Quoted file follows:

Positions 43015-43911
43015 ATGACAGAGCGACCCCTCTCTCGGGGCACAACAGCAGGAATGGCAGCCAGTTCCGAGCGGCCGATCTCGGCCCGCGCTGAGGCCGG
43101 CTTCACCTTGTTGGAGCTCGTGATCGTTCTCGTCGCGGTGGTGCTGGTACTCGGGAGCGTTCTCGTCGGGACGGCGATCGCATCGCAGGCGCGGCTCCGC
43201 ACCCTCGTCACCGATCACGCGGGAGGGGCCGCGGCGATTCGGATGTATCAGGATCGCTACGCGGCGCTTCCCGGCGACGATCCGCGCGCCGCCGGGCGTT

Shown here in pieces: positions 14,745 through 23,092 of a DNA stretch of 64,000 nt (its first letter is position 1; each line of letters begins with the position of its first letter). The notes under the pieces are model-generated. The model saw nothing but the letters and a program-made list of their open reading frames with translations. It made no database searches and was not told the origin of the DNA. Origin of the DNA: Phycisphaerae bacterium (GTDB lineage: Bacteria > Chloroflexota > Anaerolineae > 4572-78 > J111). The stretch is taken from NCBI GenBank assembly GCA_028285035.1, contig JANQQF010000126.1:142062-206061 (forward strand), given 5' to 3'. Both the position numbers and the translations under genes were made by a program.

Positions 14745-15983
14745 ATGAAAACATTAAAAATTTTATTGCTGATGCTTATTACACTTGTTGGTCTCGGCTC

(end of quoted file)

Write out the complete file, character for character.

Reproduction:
Positions 43015-43911
43015 ATGACAGAGCGACCCCTCTCTCGGGGCACAACAGCAGGAATGGCAGCCAGTTCCGAGCGGCCGATCTCGGCCCGCGCTGAGGCCGG
43101 CTTCACCTTGTTGGAGCTCGTGATCGTTCTCGTCGCGGTGGTGCTGGTACTCGGGAGCGTTCTCGTCGGGACGGCGATCGCATCGCAGGCGCGGCTCCGC
43201 ACCCTCGTCACCGATCACGCGGGAGGGGCCGCGGCGATTCGGATGTATCAGGATCGCTACGCGGCGCTTCCCGGCGACGATCCGCGCGCCGCCGGGCGTT

Shown here in pieces: positions 14,745 through 23,092 of a DNA stretch of 64,000 nt (its first letter is position 1; each line of letters begins with the position of its first letter). The notes under the pieces are model-generated. The model saw nothing but the letters and a program-made list of their open reading frames with translations. It made no database searches and was not told the origin of the DNA. Origin of the DNA: Phycisphaerae bacterium (GTDB lineage: Bacteria > Chloroflexota > Anaerolineae > 4572-78 > J111). The stretch is taken from NCBI GenBank assembly GCA_028285035.1, contig JANQQF010000126.1:142062-206061 (forward strand), given 5' to 3'. Both the position numbers and the translations under genes were made by a program.

Positions 14745-15983
14745 ATGAAAACATTAAAAATTTTATTGCTGATGCTTATTACACTTGTTGGTCTCGGCTC